After originally buying a bike to help transport goods to and from his shop, Jean de Dieu now plans to purchase a motorbike to make life easier.
4. Charlotte and Joel, the farmer and carpenter
It all changed for Charlotte Bankundiye (33) and husband Joel Nkurunziza (37) when they received financial support to build their own house together. Before that, they and their two children were living with relatives or sleeping in the open.
Once they had a place of their own, Charlotte and Joel invested in livestock, and set up a prolific kitchen garden growing amaranth and onions. They now rent land to grow potatoes, cassava and beans, selling any surplus harvest at market.
The neighbours can testify about how this project has made an impact. We are happy. Sometimes, I could scream when I think about having a house now and not having to sleep outside. The neighbours say I’m crazy because of my happiness.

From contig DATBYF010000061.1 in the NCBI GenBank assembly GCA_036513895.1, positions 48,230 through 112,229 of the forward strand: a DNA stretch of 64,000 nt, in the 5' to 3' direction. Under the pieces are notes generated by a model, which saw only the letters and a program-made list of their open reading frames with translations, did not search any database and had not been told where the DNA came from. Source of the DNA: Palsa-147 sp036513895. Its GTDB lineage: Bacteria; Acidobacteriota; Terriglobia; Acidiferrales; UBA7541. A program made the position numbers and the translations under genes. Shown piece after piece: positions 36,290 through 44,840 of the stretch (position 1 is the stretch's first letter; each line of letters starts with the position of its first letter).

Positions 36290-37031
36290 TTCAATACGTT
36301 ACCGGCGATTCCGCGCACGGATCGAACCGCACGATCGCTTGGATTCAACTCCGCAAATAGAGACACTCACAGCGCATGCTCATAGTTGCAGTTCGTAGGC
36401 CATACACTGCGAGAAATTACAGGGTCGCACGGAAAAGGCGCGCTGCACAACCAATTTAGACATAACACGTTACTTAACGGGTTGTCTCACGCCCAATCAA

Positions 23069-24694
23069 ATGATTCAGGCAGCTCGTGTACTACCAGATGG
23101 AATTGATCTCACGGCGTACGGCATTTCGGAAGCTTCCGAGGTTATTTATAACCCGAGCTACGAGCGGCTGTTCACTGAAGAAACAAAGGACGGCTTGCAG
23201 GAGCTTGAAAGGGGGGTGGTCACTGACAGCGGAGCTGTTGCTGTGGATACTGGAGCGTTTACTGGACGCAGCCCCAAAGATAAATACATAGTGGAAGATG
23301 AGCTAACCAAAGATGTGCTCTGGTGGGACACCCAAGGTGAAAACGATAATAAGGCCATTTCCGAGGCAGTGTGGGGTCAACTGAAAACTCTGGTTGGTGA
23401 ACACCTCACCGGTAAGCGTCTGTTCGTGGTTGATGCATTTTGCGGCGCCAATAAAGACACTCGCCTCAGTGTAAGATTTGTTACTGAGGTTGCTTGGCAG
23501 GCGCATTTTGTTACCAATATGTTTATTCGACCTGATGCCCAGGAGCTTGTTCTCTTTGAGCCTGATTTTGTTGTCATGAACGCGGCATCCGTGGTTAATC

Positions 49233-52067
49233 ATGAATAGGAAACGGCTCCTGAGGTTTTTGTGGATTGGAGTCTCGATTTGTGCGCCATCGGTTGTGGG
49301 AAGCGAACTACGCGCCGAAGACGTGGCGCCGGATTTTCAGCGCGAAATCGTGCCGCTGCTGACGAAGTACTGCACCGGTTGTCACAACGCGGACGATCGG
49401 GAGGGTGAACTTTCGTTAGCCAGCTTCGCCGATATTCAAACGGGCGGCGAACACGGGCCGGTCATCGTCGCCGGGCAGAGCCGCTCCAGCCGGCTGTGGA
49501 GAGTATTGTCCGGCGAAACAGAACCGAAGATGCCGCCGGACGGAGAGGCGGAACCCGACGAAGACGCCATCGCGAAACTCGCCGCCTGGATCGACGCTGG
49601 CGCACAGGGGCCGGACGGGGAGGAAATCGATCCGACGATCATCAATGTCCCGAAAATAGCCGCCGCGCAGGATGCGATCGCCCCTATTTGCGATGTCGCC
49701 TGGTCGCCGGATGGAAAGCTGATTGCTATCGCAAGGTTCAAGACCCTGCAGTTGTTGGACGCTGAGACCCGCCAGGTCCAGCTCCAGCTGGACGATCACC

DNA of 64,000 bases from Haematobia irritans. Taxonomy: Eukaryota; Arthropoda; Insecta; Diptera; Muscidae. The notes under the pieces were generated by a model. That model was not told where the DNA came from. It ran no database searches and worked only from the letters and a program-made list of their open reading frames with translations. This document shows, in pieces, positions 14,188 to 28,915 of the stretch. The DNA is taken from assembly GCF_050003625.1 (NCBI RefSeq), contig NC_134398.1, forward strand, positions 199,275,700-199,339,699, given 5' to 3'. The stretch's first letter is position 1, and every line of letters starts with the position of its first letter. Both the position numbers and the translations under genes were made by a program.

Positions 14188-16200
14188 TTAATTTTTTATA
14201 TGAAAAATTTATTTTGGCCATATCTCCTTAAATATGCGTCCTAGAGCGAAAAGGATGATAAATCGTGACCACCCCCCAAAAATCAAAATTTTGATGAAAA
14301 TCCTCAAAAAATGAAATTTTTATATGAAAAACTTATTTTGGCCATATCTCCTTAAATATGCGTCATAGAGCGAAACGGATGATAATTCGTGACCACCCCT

On top of that, Joel is attending vocational training in carpentry and has already made two chairs and a door.
He said: "There have been a lot of good changes. Before, I had to find work, but now I can pay for a worker to go to the plot when I'm not there. In years to come, I will send five workers. The livestock will have increased. And I will have gained lots of skills from the vocational training. Because I'm learning. I'm putting all my strength into studying."
5. Emmanuel, the banana seller
Emmanuel Habimana (43) and wife Delphine Hagenimana (35) have three children, including a newborn son. They were both casual farm labourers and found it difficult to make ends meet every day. But after receiving a grant and business training from Concern, they turned a small banana plantation into a money-making business.